Wise little owls
They know things, these children, that I didn't know when I was a child. They know all about how the ocean moves, how to get out through the break and ride in on the surf and not get swallowed up in the salty undertow. They also know all about lumps and what they mean.
Last Friday, Rosy noticed the lump on Amelia's neck because it is visible to the naked eye. We hadn't talked to the children about our concerns because it seemed brutal to involve them until we had some answers. Amy was, of course, marginally aware that something was wrong, because we kept feeling her neck every morning. But we hadn't said the "C" word aloud to any of them.
Rosy came running to me with horror in her big brown eyes and told me about the lump, asked me if I knew about it. I reassured her that I did. The tears sprang sudden, and she stuttered out her heaviest question, "Will Amy die as fast as Tally did, Mama?" Our dog, Tally, died just 2 weeks after we learned of her cancer recurrence, and really 3 days after we knew for sure that it was cancer. To the children, it seemed like a very fast death. I held Rosy to my chest, felt her whole body ravaged by the sobs, shaking under the weight of the world no 7 year old should be carrying. I assured her that Amy would not die in 2 weeks. Her sobs ebbed slowly away.
She looked up, this time her face serious but no longer frightened. "Okay. Well, what do we have to do about Amy's cancer then?" A rational question following all that emotion. Alright. If we don't have to deal emotionally with her dying right away, what needs to be done? How many doctors appointments are we talking? Will she lose her hair?
We talked long about the many things that can cause lumps. In her 7 year old experience, lumps are always cancer - they were for Mama and they were for her favorite pet. It was news to her that you could have a lump that wasn't cancer. But she also wanted to know about cancer. What type it might be, what the treatment for it is, how hard the surgery would be for Amy. How often we'd be going to the doctor over the next few weeks, and would Amy lose her hair?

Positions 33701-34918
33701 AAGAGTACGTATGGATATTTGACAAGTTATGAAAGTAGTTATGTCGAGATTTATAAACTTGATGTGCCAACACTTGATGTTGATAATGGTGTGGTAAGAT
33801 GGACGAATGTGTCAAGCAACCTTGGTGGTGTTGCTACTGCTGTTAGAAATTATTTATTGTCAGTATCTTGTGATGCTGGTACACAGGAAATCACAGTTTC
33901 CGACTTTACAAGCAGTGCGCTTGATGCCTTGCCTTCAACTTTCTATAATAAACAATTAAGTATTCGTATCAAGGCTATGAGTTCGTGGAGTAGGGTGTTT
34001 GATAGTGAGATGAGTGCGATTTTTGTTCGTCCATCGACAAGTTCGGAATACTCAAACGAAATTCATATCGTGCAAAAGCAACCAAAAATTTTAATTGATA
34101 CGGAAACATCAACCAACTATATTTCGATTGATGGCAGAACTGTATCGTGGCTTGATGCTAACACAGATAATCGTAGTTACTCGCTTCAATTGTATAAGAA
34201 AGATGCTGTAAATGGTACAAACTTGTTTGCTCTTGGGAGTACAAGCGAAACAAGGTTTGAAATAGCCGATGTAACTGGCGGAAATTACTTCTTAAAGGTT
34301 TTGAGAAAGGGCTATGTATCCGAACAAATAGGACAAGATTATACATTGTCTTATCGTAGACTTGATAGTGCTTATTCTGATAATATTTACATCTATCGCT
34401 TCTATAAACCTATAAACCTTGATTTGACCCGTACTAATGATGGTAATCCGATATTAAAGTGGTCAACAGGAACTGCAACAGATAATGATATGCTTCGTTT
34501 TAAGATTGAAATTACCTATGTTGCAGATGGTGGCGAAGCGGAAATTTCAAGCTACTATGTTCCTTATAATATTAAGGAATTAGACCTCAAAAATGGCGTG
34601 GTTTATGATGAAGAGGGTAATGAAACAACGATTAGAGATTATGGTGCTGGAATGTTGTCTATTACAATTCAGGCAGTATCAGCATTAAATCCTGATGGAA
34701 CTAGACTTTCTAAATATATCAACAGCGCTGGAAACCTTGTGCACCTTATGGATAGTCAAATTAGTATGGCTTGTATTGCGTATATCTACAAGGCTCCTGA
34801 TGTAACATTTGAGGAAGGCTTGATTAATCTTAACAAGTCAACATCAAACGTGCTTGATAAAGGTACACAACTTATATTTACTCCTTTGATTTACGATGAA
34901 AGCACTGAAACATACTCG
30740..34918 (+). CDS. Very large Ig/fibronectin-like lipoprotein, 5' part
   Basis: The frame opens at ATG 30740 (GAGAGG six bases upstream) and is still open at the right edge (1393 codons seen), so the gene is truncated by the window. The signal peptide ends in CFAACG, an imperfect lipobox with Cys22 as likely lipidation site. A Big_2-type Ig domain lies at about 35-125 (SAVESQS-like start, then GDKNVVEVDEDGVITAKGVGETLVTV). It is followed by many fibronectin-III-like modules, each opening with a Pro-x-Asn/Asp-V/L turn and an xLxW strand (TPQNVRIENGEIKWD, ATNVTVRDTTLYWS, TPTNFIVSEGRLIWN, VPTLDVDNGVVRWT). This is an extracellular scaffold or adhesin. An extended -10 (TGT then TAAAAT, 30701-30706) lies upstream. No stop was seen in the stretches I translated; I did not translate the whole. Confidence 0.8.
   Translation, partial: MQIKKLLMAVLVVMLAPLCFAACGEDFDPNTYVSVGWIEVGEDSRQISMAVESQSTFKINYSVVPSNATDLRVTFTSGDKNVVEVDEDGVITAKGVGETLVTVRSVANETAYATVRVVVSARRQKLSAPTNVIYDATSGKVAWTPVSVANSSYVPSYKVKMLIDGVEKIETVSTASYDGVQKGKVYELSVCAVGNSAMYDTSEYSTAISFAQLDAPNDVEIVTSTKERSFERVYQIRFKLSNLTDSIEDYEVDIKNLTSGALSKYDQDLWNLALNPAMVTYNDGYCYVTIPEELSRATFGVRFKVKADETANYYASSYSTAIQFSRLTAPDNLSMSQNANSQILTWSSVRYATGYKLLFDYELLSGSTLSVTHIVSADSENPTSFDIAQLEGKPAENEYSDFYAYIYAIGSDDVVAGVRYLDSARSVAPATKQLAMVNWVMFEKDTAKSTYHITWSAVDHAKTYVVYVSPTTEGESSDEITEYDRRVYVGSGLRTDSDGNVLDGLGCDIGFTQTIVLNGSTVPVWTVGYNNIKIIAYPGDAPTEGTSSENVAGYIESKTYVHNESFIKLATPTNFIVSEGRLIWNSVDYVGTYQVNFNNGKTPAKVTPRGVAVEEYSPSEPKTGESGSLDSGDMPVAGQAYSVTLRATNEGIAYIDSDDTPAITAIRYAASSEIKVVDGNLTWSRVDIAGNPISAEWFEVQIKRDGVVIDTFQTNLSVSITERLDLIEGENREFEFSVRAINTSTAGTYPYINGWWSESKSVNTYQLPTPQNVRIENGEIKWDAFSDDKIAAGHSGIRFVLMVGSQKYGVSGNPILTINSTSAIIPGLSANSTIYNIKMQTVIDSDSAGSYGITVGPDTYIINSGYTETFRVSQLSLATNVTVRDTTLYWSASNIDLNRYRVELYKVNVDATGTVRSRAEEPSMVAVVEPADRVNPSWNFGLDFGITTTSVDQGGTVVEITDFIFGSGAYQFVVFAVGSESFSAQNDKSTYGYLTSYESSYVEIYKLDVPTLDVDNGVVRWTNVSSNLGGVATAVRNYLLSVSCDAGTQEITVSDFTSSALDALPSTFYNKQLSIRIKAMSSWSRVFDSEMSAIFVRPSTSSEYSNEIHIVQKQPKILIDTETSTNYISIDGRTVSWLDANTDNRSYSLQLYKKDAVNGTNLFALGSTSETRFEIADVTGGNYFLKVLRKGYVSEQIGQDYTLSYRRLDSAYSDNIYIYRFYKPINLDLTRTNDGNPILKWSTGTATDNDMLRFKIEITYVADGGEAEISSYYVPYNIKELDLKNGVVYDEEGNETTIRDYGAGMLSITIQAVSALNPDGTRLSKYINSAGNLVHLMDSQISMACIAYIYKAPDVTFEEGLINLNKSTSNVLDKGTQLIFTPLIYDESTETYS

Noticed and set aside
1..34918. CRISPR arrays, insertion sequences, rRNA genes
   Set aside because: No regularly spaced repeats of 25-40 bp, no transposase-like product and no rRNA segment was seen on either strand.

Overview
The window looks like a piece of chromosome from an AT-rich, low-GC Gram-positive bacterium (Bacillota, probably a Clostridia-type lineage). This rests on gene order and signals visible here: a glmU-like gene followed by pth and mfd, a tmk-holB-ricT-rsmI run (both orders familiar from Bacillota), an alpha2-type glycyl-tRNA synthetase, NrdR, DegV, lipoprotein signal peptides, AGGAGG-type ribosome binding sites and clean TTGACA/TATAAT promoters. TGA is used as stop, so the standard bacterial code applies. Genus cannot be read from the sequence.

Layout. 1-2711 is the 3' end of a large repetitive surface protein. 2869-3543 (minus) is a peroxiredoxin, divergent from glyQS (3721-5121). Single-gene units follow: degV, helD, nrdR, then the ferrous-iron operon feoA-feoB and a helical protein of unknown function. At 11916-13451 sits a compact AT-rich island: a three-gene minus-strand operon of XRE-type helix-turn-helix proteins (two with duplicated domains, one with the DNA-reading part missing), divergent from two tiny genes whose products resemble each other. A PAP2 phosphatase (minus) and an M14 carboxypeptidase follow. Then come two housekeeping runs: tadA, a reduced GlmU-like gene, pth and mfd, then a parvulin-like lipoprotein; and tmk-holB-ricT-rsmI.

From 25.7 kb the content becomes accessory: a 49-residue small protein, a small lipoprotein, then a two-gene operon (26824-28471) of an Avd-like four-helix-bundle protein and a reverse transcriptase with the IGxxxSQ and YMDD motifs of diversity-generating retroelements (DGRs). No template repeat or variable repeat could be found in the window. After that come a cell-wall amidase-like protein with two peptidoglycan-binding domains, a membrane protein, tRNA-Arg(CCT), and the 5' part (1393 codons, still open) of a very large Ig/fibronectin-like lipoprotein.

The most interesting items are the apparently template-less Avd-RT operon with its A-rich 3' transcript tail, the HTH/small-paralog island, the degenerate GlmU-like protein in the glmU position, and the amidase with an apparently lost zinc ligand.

She knows these waves, and she isn't overcome by them. It's an amazing thing to watch, as a mother. I was traumatized when I was just about her age, deeply, in ways that stunted the way my brain grew up. My reaction was to shut off the emotional switch as often and as quickly as possible. I've never been much of a crier. I've been a brooder. It wasn't until I entered counseling at 31 that I started to learn why I acted that way. I lacked a skill known as "Wise Mind". It's the ability to react emotionally and rationally at the same time, using both sides of your brain to respond to a problem. My 7 year old daughter can do this. I still have to practice it.
If you experienced abuse or trauma at a young age, this might be something you need to work on, too. The trick is to allow yourself a modicum of emotional response, followed quickly by a rational list of options for responding to the problem. I actually consciously think, "I need to enter Wise Mind". Then the tears flow for a few moments, and then I get started on solving the problem. It's allowed me to cope better in the moment because I don't bottle up emotions anymore. They come out right away. And I can still view myself as a rational person, just like I always have.
If you'd like to read more about Wise Mind, visit this link to a video walking you through the technique.